Alex Caruso’s injury puts a spotlight on the Chicago Bulls’ defensive struggles in a 109-77 drubbing by the Indiana Pacers

Pacers forward Domantas Sabonis (11) dunks on Bulls guard Coby White (0) during the second half at the United Center on Monday, Nov. 22, 2021. The Bulls lost 109-77. (Terrence Antonio James/Chicago Tribune/TNS)
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Julia Poe Chicago Tribune (TNS)

CHICAGO — The Chicago Bulls learned what they can — and can’t — do without Alex Caruso in a 109-77 drubbing by the Indiana Pacers.

Caruso was ruled out with a bruised left wrist hours before tipoff Monday night at the United Center. Coach Billy Donovan said the injury nagged the guard for several games, and he aggravated the wrist by catching himself while taking a charge against the New York Knicks on Sunday.

The loss raised one of the most challenging tactical questions for the Bulls: Can this defense maintain its breakneck rigor without Caruso serving as its metronome?

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Caruso’s absence wasn’t the only cause of the Bulls’ off night. They were playing the second of a back-to-back fresh off a grueling five-game West Coast trip, and the exhaustion was both visible and understandable. All-Stars Zach LaVine and DeMar DeRozan were both out of sorts with the ball, combining for seven turnovers and only 35 points.

“I don’t know how much Alex would have made a difference tonight, to be quite honest,” Donovan said. “We didn’t shoot the ball. We didn’t defend well enough. I don’t know if one person could have made up all that.”

But the game highlighted several key areas the Bulls should shore up to thrive with and without their defensive leader on the court.

The Bulls defense directly feeds their ability to score. They can fall into a rut with their half-court offense, leaning too heavily on isolation plays between DeRozan and LaVine.

Transition play breaks up that monotony, and defense — whether through steals, rebounds or simply busted plays — is the most consistent spark for those full-court runs. The Bulls average 20.2 points off turnovers, the third-highest number in the league. Points off turnovers make up nearly 19% of the team’s total offense.

A drop-off in defensive-fueled scoring against the Pacers stung the Bulls on an overall stagnant scoring night. They finished with seven fast-break points on a rare night with more turnovers (nine) than steals (six).

“We were just playing against their half-court defense all game,” LaVine said. “If it wasn’t taking the ball out of the net from them making a shot, it was taking it out of the net from a free throw. You’re not going to get fast-break points if you don’t get any stops.”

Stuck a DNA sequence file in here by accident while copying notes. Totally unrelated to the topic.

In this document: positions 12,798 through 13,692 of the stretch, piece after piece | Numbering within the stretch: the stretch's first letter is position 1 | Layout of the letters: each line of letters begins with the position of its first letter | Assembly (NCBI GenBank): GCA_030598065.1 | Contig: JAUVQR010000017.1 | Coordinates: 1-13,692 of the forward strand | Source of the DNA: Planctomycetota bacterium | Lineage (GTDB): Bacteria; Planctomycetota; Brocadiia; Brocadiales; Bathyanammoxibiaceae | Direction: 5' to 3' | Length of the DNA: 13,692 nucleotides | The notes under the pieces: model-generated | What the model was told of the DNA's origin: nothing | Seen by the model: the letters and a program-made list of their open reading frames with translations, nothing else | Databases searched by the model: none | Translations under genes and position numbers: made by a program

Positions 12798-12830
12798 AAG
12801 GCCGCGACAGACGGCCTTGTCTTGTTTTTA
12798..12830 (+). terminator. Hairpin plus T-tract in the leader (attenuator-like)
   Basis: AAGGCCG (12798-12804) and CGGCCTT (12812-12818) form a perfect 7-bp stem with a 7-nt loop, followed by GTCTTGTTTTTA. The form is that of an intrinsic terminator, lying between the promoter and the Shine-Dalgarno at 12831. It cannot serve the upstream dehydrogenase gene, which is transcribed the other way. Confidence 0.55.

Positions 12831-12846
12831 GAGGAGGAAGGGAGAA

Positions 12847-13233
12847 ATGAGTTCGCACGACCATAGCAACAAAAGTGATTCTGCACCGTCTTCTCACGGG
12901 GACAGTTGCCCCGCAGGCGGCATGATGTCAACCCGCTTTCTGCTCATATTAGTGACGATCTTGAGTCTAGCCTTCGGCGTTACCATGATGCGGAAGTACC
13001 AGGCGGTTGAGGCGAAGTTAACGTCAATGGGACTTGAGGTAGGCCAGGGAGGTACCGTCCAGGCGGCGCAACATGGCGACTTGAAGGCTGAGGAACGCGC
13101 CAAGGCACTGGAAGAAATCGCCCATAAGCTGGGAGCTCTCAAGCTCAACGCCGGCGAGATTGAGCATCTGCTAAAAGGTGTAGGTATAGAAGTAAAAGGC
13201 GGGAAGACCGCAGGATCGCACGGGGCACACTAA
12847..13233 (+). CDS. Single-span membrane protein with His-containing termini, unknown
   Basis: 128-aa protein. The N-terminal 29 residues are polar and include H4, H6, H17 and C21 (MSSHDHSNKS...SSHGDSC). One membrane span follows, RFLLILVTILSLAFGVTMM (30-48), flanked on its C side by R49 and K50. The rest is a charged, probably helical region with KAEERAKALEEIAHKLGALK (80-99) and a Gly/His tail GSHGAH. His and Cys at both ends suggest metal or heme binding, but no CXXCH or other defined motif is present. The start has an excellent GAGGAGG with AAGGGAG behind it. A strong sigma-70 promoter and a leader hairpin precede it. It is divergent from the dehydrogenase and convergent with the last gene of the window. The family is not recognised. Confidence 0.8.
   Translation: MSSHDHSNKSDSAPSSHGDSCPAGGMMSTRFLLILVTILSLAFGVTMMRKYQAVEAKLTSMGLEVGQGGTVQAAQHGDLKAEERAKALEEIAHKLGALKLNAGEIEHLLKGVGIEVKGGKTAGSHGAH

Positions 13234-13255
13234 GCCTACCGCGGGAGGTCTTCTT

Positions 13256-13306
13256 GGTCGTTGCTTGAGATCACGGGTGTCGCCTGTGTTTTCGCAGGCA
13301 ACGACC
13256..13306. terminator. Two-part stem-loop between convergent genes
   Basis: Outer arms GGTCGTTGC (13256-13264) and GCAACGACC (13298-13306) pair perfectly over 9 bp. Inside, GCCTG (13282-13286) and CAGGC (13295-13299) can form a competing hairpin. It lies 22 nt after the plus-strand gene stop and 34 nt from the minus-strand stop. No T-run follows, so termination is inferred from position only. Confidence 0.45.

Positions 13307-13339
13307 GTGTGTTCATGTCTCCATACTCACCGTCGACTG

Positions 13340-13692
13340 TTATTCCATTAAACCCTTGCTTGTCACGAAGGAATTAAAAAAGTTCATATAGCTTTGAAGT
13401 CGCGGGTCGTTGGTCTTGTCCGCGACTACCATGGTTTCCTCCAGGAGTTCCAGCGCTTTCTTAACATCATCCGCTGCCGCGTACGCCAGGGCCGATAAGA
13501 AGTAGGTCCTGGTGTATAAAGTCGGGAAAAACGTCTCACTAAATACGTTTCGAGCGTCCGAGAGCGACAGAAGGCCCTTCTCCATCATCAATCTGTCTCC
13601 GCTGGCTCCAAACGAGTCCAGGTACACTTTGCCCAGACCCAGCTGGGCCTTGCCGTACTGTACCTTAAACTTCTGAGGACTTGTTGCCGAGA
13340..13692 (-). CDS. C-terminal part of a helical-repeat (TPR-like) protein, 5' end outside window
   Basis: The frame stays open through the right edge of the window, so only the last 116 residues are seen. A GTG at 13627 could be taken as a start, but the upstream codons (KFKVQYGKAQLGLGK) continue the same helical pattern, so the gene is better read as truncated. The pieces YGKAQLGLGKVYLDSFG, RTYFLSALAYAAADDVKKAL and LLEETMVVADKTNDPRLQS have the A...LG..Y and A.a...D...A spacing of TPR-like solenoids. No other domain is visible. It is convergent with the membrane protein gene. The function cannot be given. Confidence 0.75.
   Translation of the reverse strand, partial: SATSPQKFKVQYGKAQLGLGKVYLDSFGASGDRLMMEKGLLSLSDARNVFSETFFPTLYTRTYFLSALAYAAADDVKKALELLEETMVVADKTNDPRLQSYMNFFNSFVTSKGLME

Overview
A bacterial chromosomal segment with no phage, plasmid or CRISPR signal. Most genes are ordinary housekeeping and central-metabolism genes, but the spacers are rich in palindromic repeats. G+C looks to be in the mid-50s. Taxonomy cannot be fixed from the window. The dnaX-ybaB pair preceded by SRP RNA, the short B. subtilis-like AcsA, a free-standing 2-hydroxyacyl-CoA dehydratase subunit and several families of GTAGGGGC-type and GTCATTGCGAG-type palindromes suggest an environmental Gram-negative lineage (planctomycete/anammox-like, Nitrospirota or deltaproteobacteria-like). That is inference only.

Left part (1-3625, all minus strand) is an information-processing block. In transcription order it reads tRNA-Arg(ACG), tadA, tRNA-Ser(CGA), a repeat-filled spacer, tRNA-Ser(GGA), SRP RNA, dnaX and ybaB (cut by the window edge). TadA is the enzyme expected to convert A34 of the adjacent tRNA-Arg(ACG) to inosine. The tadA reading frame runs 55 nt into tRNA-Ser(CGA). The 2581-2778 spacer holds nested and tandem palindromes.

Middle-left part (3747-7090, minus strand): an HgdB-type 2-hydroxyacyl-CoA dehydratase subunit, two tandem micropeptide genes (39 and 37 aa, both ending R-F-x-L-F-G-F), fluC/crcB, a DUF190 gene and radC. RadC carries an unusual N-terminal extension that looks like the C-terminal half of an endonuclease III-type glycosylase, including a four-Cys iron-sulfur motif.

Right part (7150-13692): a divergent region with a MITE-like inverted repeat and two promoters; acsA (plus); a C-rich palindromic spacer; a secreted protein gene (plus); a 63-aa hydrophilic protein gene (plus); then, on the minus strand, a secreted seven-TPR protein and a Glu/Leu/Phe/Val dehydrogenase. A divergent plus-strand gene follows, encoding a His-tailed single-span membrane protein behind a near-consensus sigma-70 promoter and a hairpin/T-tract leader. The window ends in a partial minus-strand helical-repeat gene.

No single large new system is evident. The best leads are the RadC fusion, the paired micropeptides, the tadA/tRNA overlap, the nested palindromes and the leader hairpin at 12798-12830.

Without Caruso, the Bulls also lost one of their best counters to a teamwide lack of size — the double team.

The absence of Nikola Vučević already forced the Bulls to adopt a small-ball defensive strategy. Isolated traps became a strong suit for the Bulls throughout the previous six games during Vučević’s bout with COVID-19.

Caruso and Lonzo Ball are keenly tuned to pick the most efficient timing to trigger a double team. This timing allows the pair to exceed its stature against larger players. Against the Knicks for instance, the pair studied power forward Julius Randle’s proficiency at passing out of two-man coverage, then tailored its traps accordingly to close several beats later after Randle had exhausted his outlet options.

Without Caruso, the Bulls double teams lost their bite. The Pacers started their pair of 6-foot-11 power forwards — Myles Turner and Domantas Sabonis — and rotated the towering duo to hammer the Bulls in the paint for a combined 33 points and 21 rebounds.

Poor shooting negated some strong defensive stands by the Bulls, who shot 36.5% from the field, 21.4% from 3-point range and even faltered at the free-throw line at 60% (9 of 15).

“We’re not getting the game back, but there is a standard and an expectation we expect to play to, and certainly tonight was not that,” Donovan said. “How do we get from here to there in terms of becoming a better team? … Nights like this happen. If it catapults us going forward to make us better than OK, great. But if it’s not something that helps us, then it’s a missed opportunity.”

Donovan switched his focus to development in the fourth quarter, giving players such as Matt Thomas, Troy Brown Jr. and Alize Johnson some needed minutes to bear the final brunt of the 32-point clobbering.

Caruso’s return timeline is unclear. Donovan said X-rays are necessary but the guard could travel with the Bulls to Houston and Orlando for games Wednesday and Friday.

The Bulls could be bolstered by the return of Vučević by the end of this week. The center will travel with the team after being cleared from COVID-19 isolation protocol over the weekend. Although Vučević still awaits team doctor approval to return, Donovan and Vučević’s teammates are hopeful he’ll make a speedy comeback.

“He’s one of the main pieces of our team,” LaVine said. “Hopefully he can get back in shape pretty quickly. It’ll be great to have him back, get some size back, get our All-Star big man back. … It’ll be good to get him back out there, get that chemistry going again.”

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